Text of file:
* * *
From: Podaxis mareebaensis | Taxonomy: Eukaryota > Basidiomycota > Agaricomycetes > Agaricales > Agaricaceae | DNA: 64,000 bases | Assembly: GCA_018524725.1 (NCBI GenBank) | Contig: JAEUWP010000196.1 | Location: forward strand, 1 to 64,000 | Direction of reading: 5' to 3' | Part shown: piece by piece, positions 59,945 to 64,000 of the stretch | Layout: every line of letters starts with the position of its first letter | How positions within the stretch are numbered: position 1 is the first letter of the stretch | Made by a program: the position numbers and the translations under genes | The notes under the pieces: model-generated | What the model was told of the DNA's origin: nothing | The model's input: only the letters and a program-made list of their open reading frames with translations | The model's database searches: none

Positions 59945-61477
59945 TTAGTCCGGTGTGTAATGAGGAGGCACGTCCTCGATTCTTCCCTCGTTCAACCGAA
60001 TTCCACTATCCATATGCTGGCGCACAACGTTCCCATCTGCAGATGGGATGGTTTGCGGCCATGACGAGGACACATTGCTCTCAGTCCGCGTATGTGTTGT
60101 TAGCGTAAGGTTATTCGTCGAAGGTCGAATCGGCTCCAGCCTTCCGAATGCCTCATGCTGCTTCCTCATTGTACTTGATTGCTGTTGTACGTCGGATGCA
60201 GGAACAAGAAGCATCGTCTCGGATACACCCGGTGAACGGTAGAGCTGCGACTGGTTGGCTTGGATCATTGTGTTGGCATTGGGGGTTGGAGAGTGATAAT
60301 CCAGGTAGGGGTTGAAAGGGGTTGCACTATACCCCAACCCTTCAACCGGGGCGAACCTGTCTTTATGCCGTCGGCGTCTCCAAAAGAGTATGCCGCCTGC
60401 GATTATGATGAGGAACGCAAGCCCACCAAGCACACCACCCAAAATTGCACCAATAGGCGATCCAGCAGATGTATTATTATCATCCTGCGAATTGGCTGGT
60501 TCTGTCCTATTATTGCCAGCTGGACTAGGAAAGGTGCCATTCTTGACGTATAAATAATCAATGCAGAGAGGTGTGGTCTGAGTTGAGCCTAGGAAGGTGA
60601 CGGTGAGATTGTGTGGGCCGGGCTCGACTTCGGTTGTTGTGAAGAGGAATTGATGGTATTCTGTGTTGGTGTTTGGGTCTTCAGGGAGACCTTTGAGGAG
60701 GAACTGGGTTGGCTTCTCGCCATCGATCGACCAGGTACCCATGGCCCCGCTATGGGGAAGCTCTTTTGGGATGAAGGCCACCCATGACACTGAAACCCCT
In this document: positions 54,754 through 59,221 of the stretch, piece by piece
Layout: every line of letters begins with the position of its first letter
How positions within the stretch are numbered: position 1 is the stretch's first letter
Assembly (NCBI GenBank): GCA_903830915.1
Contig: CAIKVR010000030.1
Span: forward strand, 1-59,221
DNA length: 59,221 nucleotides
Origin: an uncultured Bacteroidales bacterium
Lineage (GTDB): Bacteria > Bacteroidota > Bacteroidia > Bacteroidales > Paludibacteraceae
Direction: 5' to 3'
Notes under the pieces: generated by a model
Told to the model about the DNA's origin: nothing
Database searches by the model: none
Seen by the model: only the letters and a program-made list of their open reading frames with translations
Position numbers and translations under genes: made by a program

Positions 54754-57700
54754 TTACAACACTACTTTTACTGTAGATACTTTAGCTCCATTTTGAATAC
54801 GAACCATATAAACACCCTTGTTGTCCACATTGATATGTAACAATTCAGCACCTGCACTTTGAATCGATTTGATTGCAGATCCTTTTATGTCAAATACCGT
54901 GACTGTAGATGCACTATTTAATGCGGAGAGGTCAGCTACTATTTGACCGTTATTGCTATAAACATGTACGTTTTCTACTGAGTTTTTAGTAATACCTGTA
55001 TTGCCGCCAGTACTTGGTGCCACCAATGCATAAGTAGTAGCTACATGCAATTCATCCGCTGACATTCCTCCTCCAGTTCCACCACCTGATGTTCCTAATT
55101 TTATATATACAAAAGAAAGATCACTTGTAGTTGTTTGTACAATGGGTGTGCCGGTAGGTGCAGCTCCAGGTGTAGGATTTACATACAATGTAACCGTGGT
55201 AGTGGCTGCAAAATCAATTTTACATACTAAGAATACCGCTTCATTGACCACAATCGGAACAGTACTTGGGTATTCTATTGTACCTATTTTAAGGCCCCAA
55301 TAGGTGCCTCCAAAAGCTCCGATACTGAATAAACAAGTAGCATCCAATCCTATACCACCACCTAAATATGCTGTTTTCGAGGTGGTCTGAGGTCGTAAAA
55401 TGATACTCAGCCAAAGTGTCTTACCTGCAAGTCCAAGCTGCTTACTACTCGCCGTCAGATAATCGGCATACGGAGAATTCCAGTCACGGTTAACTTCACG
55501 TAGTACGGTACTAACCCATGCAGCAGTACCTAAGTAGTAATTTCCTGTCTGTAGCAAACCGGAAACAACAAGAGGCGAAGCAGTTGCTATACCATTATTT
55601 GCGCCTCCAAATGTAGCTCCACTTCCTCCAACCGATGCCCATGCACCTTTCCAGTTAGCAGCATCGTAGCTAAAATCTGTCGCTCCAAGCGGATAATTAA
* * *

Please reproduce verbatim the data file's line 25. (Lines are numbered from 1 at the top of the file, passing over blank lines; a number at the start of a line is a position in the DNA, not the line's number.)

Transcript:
Seen by the model: only the letters and a program-made list of their open reading frames with translations